How to dig up configuration details on your Linux system with getconf

It's not hard to look up configuration details on your Linux system. The hard thing is wrapping your brain around how many are available and what they can tell you.

Floating 3D abstract numbers

Linux systems can report on a lot more configuration details than you likely ever knew were available. The trick is using the getconf command and having an idea what you are looking for. Watch out though. You might find yourself a bit overwhelmed with how many settings are available.

To start, let's look at a few settings that you might have expected to see to answer  some important questions.

For starters, how long can a filename be?

You can check this setting by looking at the NAME_MAX setting.

$ getconf NAME_MAX x

The "x" at the end of the above command seems necessary to avoid an error (not sure why). You can also use the command shown below to see the value. The -a causes getconf to show all settings and the grep command then selects any settings that start with "NAME_MAX".

$ getconf -a | grep ^NAME_MAX
NAME_MAX             255

Is your system a 32- or a 64-bit system?

$ getconf LONG_BIT

How many processes can a user run at once?

$ getconf -a | grep CHILD
CHILD_MAX                          23581
_POSIX_CHILD_MAX                   23581

This is the maximum number of simultaneous processes allowed per user ID. The processes clearly cannot use the CPU at the same time, but this is the number that can be active.

How long can usernames be?

$ getconf LOGIN_NAME_MAX

Care to check this out? If you create a very long username like that shown below, you don't run into any problems.

$ sudo useradd monsterfromthedeepbluesea
$ ls /home
bugfarm  gijoe  lost+found                 nemo     snakey
dbell    gino   monsterfromthedeepbluesea  newuser  sysimage
dorothy  jadep  myacct                     shark    tadpole
eel      lola   myself                     shs

I can't imagine anyone willing to type anywhere near 256 characters to log in. Still, this shows that usernames can be ridiculously long if you need them to be.

Listing all settings

If you want to list all of the available configuration details, be prepared. It includes 320 settings.

$ getconf -a | wc -l

Here's what the beginning of the list looks like with some of the settings briefly explained:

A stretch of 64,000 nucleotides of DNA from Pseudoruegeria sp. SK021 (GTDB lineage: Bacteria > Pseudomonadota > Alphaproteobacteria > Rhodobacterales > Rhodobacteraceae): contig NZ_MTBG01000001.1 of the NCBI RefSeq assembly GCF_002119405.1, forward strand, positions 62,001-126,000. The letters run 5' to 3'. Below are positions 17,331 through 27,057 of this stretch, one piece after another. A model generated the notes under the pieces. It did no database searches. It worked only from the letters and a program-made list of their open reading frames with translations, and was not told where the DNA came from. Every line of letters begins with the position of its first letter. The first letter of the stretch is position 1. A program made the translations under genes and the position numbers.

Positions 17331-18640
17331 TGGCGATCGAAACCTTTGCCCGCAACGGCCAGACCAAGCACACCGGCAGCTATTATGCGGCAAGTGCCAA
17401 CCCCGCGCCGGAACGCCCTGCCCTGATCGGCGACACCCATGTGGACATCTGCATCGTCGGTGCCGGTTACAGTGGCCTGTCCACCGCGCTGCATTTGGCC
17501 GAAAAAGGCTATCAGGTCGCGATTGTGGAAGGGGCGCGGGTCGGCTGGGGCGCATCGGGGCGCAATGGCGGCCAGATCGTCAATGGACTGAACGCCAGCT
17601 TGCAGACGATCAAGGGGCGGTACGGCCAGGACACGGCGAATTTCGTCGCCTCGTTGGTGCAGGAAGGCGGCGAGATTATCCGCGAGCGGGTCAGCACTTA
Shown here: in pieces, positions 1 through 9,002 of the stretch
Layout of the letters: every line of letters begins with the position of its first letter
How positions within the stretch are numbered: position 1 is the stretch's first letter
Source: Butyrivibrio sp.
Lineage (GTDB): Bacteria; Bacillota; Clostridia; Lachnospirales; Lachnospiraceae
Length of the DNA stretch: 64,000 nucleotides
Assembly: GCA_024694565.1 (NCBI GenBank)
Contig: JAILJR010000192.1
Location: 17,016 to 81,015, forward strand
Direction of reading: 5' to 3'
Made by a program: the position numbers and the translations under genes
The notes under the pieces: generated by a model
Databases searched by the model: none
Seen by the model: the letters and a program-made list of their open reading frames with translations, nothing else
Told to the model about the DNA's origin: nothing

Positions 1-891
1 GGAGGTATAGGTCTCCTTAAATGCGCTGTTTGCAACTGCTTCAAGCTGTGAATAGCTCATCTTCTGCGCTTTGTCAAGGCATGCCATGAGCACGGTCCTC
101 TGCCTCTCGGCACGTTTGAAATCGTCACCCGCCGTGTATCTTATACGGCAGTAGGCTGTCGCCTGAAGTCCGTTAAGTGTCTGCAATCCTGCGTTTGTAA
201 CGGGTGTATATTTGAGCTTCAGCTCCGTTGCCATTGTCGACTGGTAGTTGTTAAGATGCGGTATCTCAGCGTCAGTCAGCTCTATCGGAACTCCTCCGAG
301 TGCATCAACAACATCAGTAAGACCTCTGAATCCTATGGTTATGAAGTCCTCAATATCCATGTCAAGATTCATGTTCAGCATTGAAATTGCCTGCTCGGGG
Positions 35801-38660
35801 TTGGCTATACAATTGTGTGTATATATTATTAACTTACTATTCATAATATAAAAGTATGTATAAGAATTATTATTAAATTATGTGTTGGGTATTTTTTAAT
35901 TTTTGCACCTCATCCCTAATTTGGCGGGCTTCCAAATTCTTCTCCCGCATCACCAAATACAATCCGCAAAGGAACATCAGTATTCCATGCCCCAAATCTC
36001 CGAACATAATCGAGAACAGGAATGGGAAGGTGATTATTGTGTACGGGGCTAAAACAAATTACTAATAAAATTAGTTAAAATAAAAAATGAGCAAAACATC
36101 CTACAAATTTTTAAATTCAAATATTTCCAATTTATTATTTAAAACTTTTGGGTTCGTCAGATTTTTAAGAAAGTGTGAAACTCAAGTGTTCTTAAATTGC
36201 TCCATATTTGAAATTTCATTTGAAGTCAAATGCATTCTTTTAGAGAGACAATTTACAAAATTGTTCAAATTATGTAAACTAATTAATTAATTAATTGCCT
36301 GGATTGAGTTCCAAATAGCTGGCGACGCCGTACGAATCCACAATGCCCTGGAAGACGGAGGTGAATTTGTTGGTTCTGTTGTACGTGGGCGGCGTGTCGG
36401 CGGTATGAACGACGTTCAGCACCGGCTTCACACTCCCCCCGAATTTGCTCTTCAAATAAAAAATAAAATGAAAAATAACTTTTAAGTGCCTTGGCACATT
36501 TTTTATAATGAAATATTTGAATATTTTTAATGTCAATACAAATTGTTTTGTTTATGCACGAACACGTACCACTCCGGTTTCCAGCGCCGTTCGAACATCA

$ getconf -a | head -20
LINK_MAX                127  <== maximum number of names a file can have
_POSIX_LINK_MAX         127  <== limit number of characters typed ahead
MAX_CANON               255  <== max text in a line of input when input editing is
enabled _POSIX_MAX_CANON 255 <== file name maximum MAX_INPUT 255 _POSIX_MAX_INPUT 255 NAME_MAX 255 _POSIX_NAME_MAX 255 PATH_MAX 4096 <== limit (if any) for the length of an entire file name
(including path) _POSIX_PATH_MAX 4096 PIPE_BUF 4096 _POSIX_PIPE_BUF 4096 SOCK_MAXBUF _POSIX_ASYNC_IO _POSIX_CHOWN_RESTRICTED 1 _POSIX_NO_TRUNC 1 _POSIX_PRIO_IO _POSIX_SYNC_IO _POSIX_VDISABLE 0 ARG_MAX 2097152 <== maximum length of arguments for a new process

One relatively easy way to get started with getconf is to select settings from the list using grep. Here are all the settings that include "NAME" in their names:

$ getconf -a | grep NAME
NAME_MAX                           255
_POSIX_NAME_MAX                    255
LOGNAME_MAX                        256
TTY_NAME_MAX                       32
CHARCLASS_NAME_MAX                 2048
HOST_NAME_MAX                      64
LOGIN_NAME_MAX                     256

Some of the settings that are probably the most relevant to Linux users are the maximums defined for various things like the file-name maximum length. Considering the settings, I doubt that I know anyone has ever driven home grumbling that he couldn't create a file with a name that included more than 255 characters. And will the system tell you if you exceed that limit? You bet it will. Here's a test:

$ touch 12345678901234567890123456789012345678901234567890123456789012345678901234567890
$ touch 12345678901234567890123456789012345678901234567890123456789012345678901234567890
9012345678901234567890123456789012345678901234567890123456789012345678901234567890123456 touch: cannot touch '1234567890123456789012345678901234567890123456789012345678901234567
4567890123456': File name too long <== oops!

One additional character put us over the limit in the second touch command shown above.

Max settings

To list all the setting with "MAX" in their names, run a command like this one:

$ getconf -a | grep MAX | column
LINK_MAX                       127              _POSIX_NGROUPS_MAX             65536
_POSIX_LINK_MAX                127              _POSIX_OPEN_MAX                1024